About the Redundant Writer Who Couldn’t Stop Repeating Himself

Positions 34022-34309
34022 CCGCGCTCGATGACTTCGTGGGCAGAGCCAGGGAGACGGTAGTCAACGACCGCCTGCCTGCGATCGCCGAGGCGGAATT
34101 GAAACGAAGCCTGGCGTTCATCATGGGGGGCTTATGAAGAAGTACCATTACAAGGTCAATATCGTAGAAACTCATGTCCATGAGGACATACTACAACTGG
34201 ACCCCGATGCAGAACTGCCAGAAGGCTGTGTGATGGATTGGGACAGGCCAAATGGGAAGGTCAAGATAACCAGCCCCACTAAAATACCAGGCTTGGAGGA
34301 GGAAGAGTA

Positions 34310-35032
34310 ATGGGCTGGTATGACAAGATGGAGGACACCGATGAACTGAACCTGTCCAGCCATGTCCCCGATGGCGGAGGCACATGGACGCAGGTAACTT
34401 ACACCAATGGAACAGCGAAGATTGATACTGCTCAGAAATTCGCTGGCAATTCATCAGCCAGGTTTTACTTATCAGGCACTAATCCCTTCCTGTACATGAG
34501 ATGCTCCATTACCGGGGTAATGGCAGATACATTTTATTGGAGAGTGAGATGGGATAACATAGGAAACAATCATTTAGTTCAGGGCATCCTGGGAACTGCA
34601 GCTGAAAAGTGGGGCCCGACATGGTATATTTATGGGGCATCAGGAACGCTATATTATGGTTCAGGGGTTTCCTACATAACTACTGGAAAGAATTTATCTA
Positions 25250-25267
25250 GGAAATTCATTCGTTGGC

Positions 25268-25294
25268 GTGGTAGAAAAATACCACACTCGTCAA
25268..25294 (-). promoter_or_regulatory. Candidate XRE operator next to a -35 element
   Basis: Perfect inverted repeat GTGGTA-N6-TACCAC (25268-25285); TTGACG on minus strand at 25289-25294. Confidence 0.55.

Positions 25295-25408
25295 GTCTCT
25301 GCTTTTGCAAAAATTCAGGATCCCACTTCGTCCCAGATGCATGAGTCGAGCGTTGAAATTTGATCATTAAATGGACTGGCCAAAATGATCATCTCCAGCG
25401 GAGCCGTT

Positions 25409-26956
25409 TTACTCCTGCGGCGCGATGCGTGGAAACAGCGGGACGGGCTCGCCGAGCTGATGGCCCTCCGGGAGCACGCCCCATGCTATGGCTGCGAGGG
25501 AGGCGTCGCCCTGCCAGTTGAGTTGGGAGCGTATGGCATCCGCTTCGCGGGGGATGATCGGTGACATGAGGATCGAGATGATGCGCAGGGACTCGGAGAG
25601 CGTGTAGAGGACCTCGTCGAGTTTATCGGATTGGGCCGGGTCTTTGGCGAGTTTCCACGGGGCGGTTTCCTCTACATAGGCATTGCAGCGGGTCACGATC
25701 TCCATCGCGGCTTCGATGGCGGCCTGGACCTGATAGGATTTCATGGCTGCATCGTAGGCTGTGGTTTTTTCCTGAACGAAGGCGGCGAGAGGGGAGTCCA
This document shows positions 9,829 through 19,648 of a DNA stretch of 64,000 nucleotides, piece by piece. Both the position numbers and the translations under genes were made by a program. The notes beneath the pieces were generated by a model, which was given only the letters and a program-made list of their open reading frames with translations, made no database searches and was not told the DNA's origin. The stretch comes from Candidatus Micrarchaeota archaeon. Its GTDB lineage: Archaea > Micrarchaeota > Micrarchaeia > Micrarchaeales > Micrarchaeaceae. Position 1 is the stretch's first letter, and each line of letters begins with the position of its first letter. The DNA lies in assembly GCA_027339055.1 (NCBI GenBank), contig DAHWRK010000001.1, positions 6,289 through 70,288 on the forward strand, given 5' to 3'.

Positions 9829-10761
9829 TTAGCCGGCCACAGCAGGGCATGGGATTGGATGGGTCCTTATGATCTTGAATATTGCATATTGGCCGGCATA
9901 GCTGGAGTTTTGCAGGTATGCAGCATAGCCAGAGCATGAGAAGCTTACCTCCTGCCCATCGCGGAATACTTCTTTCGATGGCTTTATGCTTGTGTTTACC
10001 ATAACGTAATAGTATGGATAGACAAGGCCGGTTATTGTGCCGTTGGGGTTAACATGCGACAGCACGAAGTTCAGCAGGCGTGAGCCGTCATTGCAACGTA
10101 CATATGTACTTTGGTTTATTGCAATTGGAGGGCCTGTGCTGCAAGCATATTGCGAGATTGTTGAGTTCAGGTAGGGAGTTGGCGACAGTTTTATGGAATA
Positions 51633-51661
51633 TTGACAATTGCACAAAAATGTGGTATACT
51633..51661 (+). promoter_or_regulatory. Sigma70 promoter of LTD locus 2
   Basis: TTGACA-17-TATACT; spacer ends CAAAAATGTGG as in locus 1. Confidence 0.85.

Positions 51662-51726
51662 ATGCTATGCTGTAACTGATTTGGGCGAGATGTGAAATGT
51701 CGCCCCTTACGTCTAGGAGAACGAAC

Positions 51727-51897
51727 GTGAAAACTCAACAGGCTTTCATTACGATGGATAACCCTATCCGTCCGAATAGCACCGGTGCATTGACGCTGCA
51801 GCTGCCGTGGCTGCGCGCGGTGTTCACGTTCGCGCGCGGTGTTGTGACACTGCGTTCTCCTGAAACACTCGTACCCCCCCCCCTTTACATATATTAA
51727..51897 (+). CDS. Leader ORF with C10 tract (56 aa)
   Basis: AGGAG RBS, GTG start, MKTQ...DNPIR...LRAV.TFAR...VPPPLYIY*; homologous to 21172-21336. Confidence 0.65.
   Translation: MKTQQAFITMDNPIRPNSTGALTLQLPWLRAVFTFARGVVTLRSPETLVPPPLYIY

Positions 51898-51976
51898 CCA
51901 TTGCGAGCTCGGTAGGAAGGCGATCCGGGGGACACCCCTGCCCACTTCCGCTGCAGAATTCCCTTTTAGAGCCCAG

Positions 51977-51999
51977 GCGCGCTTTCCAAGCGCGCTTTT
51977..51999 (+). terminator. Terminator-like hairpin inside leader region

When he met her he met her and he liked her as much as she liked him yes, he heard things better, meaning better than before and quite possibly better before he met her, and in his eyes those powerful bright blue orbs that had taken in her presence when he met her the lines of the physical world meeting up at that point where they had met each other and he had liked her, she liking him as much as he did, both standing on these lines signifying the point of the world where the two met, and they both liked each other. He was smarter, smarter than you, smarter than her yes, and quite possibly smarter than the rest of the world because he was a writer of redundant details, and he always had something to ramble about, whether political satire or short shorts or sentences for the kids. They would publish him because he was rich and because he liked you and liked her and he wrote about cute digressive things, nothing about the real world, the world he knew before he met her and they liked each other, just as they were standing on the lines of demarcation. But as to these physical lines of geography demarcating one detail from another, it should also be said that in addition to liking each other, they also liked these lines of geography, and it is safe to say that the lines of geography also liked them. And since everybody liked each other, they would soon spread this terminology across the planet, getting assorted people to stand upon these lines of geography, these lines of demarcation, and making them like each other without force. Everyone’s eyes would turn into bright blue orbs and, yes, he would like her, she would like him, the twain would like the lines of geography, and whoever else happened to be in the room (other than he and she and the lines) would also like everybody else. It would be a fine plan for a fine afternoon involving fine people.